The effects of graphic images from the Boston bomber trial on children
After two months of jury selection and several motions to change the venue, the Boston bomber trial is expected to last until June. The prosecution in the Dzhokhar Tsarnaev trial will present graphic evidence, including videos and photographs of the bombing which will undoubtedly be shown by the media and on the Internet exposing millions of people, including children, to the images of that horrific day.
Boston University School of Education professor Jennifer Greif Green, along with colleagues from BU and Florida International University, have presented research on the impact the bombing had on children and how teachers and other educational professionals can help children deal with the event. The results of their most recent study can be found in School Mental Health.
Professor Green offers her views on what impact graphic images of the Boston Marathon bombing, as well as horrific images from ISIS, Charlie Hebdo shootings and the Boko Haram massacre, have on children.
Q: The trial of Boston Marathon bombing suspect Dzhokhar Tsarnaev is set to begin. Media coverage might include images and video of the events of that day. How can schools prepare teachers, children, and staff with what they may face during this time?
Jennifer Greif Green: I appreciate this question because it acknowledges that school staff have an opportunity to prepare in advance for upcoming coverage of the Tsarnaev trial. As a first step, school staff can have thoughtful conversations in which they anticipate the types of reactions and needs of students at their school. Students in closer proximity to the attack and manhunt, or schools where students were personally affected, should anticipate more intense reactions from members of the school community. Second, teachers and other school staff can be prepared to acknowledge that students might have a wide range of feelings about the trial and its outcome (anger, fear, relief, and not having strong feelings are all normal reactions). Third, teachers are in a good position to watch for students who might benefit from increased support. While most children will be fine, children who seem to be particularly distressed by the unfolding of the trial, those who demonstrate significant changes in behavior, and children with extreme reactions should be considered for additional supports.
Q: What impact do terrorist acts like the Charlie Hebdo shootings, the Boko Haram massacre, beheadings by ISIS and a recently released video by ISIS claiming to show a child executing Russian agents, and, locally, the Boston Marathon bombing have on children?
JGG: Terrorist attacks and threats, such as the ones that you describe, are very frightening and disturbing – not just for children, but for adults, too. Although these recent events have occurred overseas, children can still be impacted by viewing images of terrorism and hearing about events. Watching videos and news coverage can raise fears about increased threat to our own safety.
Research studies repeatedly show that exposure to terrorist attacks impact children's psychological wellbeing. In a study conducted at BU and led by Dr. Jonathan Comer at Florida International University, we found that following the Boston Marathon attack local children had increased rates of depression, anxiety, posttraumatic stress disorder, and behavior problems. For the majority of children exposed to terrorism, these psychological problems will decrease over time, but for some children they are severe and long-lasting.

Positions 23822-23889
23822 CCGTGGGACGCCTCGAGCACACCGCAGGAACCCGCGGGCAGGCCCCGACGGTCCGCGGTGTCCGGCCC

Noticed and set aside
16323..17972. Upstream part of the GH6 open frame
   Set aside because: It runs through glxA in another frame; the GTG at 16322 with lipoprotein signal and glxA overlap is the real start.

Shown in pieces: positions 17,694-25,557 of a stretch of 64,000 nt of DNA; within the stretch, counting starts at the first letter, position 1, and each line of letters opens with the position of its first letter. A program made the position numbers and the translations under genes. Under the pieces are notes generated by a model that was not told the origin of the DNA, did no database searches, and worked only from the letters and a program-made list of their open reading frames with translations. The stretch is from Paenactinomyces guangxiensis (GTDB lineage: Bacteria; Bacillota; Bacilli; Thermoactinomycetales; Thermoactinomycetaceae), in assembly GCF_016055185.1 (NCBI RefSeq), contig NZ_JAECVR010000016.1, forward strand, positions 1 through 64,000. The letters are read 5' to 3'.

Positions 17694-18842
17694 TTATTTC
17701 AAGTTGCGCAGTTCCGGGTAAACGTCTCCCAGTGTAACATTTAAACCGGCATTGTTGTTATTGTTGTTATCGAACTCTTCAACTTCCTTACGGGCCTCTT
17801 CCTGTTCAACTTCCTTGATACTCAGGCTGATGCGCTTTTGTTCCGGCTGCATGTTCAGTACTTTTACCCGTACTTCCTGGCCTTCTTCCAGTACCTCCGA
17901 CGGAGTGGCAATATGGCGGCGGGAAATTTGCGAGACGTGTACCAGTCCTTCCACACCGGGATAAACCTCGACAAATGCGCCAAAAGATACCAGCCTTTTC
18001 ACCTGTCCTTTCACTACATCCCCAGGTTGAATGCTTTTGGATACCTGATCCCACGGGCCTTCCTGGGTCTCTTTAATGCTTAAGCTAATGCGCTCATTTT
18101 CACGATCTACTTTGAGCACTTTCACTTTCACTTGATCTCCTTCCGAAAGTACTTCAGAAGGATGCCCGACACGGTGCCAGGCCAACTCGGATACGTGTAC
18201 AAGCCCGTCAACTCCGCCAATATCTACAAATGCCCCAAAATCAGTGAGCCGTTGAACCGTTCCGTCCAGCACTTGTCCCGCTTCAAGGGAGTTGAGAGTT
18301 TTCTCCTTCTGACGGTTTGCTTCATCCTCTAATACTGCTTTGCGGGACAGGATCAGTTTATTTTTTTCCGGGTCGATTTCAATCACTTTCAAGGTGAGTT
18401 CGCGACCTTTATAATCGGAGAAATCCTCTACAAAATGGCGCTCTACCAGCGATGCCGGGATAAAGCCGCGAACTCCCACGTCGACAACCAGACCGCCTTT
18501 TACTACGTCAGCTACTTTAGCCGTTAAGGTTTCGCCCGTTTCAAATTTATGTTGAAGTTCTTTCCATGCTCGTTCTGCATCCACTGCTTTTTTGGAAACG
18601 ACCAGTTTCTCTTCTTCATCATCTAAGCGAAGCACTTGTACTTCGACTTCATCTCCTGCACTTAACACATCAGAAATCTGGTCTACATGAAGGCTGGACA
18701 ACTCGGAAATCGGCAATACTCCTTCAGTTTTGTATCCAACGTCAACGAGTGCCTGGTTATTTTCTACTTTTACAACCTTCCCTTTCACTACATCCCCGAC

Q: How should teachers respond to children's questions about terrorist acts? What should children be told? Does talking to children about terrorism scare them more?
JG: When children ask questions about terrorist acts their teachers have an opportunity to listen carefully and gauge students' knowledge and understanding of events. Teachers can then correct any misinformation and respond to questions in clear and age-appropriate language. Students should be encouraged to ask questions – depending on their age, many will have heard about these events and there will likely be things that they are wondering about. By responding to questions and inviting students to ask more questions as they come up, teachers are communicating to students that they are available to provide support.
That said, talking about terrorist acts with a classroom full of students can be very tricky. Students have a wide range of reactions and different needs. For example, while some students might benefit from expressing and exploring their feelings about recent news, others might not want to discuss events at all. In addition, individual students might have their own personal history with trauma and victimization that impacts how they respond to current events. While initial conversations might need to be brief to address these varying student needs, teachers should encourage more in depth conversation with students on a one-to-one basis.
Our research team recently published the results of a survey of Boston-area teachers following the 2013 Marathon attack. We found that teachers described a wide range of approaches to addressing the attack and that there was a great deal of variation in school-based supports provided to students.
Q: Do children who were not at tragic events like those listed above, as well as 9/11 or the Sandy Hook and other school shootings, develop symptoms of posttraumatic stress disorders as a result of media coverage of the events?
JGG: They certainly can. There is evidence from research conducted after the Boston Marathon attack, as well as following other mass crises, that exposure to media images is associated with increased risk for posttraumatic stress disorder. For children (and adults) repeated viewing of these traumatic events can reinforce feelings of fear and the belief that the world is not safe.